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uni'wissen 01-2015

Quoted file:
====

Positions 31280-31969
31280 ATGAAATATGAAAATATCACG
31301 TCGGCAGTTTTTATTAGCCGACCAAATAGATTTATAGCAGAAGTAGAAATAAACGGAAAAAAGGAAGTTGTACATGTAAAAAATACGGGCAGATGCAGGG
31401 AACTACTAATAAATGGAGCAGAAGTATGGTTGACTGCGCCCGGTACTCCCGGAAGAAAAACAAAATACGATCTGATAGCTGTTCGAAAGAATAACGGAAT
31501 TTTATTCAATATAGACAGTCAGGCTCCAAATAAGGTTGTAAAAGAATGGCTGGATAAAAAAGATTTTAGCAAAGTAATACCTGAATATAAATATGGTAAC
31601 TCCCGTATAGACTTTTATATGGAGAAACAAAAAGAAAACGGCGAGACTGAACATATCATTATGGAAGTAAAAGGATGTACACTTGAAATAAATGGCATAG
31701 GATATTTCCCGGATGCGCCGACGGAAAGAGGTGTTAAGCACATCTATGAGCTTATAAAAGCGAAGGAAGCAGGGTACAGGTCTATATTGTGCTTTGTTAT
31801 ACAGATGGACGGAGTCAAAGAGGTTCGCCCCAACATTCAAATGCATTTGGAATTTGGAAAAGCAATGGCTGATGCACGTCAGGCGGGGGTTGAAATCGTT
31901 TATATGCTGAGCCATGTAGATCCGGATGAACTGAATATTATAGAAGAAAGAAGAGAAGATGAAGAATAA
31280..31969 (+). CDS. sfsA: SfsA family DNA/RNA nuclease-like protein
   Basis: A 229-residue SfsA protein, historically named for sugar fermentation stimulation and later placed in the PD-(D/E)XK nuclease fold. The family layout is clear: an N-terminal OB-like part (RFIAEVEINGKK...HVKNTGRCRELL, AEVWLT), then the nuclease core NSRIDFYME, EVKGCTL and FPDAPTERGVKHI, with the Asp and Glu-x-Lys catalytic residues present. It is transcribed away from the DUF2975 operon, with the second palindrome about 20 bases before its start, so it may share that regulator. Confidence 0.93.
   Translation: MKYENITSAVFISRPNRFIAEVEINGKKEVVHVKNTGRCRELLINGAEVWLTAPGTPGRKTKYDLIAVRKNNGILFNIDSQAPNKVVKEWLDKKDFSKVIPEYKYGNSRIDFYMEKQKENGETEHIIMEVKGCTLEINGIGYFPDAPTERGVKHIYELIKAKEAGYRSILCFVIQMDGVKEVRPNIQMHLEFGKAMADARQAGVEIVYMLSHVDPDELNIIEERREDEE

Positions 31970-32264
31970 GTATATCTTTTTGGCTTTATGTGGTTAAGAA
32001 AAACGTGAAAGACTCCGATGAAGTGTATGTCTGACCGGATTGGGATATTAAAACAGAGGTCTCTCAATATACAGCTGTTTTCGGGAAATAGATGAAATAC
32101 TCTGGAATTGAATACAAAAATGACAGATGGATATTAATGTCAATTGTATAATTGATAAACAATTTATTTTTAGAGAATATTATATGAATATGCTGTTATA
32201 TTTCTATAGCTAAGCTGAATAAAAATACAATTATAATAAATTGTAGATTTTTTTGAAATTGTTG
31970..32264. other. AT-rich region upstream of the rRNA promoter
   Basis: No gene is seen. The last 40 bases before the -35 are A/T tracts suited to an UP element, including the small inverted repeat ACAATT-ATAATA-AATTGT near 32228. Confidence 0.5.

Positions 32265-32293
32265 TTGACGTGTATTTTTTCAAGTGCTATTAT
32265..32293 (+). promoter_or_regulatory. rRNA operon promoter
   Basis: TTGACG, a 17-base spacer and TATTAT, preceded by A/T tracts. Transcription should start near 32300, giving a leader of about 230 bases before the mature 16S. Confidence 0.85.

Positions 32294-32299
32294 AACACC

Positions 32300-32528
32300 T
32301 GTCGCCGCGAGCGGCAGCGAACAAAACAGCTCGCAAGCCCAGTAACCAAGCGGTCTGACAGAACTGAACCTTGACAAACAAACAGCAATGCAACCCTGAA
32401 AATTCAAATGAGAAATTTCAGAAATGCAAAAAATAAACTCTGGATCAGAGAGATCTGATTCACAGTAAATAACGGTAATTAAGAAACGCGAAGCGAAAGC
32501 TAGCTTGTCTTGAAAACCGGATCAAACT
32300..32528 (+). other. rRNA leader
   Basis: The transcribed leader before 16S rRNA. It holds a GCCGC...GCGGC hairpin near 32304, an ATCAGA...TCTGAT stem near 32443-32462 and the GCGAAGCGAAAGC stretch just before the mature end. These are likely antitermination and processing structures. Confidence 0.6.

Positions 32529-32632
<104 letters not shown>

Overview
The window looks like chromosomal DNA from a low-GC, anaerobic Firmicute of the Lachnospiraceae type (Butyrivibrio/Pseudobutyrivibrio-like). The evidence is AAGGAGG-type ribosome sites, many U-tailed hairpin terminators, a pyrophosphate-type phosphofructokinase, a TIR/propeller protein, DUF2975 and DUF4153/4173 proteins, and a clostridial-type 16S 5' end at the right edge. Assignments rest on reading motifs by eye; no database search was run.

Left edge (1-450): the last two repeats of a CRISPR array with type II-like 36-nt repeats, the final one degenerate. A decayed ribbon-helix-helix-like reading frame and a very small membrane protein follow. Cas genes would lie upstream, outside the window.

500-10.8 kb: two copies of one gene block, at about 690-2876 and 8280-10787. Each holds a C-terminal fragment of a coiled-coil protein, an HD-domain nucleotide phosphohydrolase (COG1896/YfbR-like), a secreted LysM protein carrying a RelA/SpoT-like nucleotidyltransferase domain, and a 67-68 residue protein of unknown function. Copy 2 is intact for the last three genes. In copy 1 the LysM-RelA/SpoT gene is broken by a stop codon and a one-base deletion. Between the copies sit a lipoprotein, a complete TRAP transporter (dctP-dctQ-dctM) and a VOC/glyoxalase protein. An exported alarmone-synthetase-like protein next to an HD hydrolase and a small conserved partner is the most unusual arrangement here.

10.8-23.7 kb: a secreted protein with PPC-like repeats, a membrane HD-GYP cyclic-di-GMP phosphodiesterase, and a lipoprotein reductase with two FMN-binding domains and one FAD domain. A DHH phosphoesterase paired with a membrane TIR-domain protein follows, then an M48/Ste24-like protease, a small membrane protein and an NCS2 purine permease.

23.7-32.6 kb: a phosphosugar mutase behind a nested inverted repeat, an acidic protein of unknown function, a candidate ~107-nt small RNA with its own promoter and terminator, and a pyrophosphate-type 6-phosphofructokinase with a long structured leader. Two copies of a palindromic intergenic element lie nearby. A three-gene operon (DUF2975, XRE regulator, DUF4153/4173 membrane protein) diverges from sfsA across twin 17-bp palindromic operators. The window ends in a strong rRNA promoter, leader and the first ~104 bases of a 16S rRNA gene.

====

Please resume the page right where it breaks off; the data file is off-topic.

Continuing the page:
“But it is indeed interesting that you can learn things about the person you are speaking to without them having to say them outright, such as where he comes from, his educational level, if he’s used to speaking a lot, and what kind of people he usually speaks with.” Only Unimportant Words Are Dropped Vanessa Siegel’s second passion is some- thing one wouldn’t expect: numbers and computers. The linguist completed training as an IT specialist before beginning her studies. “Not a bad combi- nation,” says Siegel, who also takes care of com- puter-related tasks at her department. After all, linguists work with language databases and soft- ware that is still far from perfect from a techno- logical standpoint. “A particularly interesting field is natural language processing,” says Siegel. “The machines often can’t cope with things like dialect or even indistinct speech, no matter how much the researchers have programmed them and fed them with speech material beforehand.” She could see herself working on new solutions to these problems in the future. But for now she is completely wrapped up in analyzing her own collection of speech data. She finds it striking that there are no adults who speak like the youths she is studying – outside of the odd joke. It appears to be a passing phenom- enon, a habit that young people grow out of. However, this again is a sign that the youths have a good command of language – as is a further finding from which Siegel derived the underlying hypothesis of her study: She noticed that the words and linguistic elements youths leave out are always ones that aren’t absolutely necessary to understand the content of the sentence. “This suggests that the speaker knows without think- ing about it that these words have no important function.” Further Reading Kotthoff, H. / Mertzlufft, C. (Eds.) (2014): Jugendsprachen. Stilisierungen, Identitäten, mediale Ressourcen. Frankfurt (= Sprache, Kommunikation, Kultur 13). Siegel, V. (2014): Präpositionalphrasen ohne Präpositionen? Zur syntaktischen Reduktion im „Türkendeutschen“. In: Kotthoff, H. /  Mertzlufft, C. (Eds.): Jugendsprachen. Stilisierungen, Identitäten, mediale Ressourcen. Frankfurt (= Sprache, Kommunikation, Kultur 13), pp. 67–93. Auer, P. (2013): Ethnische Marker im Deutschen zwischen Varietät und Stil. In: Deppermann, A. (Eds.): Das Deutsch der Migranten. Berlin / Boston (= Jahrbuch des Instituts für Deutsche Sprache 2012), pp. 9–40. Vanessa Siegel is a research assistant at the Department of German of the University of Freiburg and a doctoral candidate at the Hermann Paul School of Linguistics in Basel and Freiburg. Before beginning her studies in linguistics and German literature in Freiburg and Stuttgart, she completed training as an IT specialist at the Freiburg University Library. She has been stud- ying “Turkish slang” – or, more precisely, syntactically reduced youth language – for more than four years. Photo: Thomas Kunz Urban origin: Youths in Frankfurt were already using the speech style Vanessa Siegel is studying 20 years ago. Photo: Frank Wagner/Fotolia 19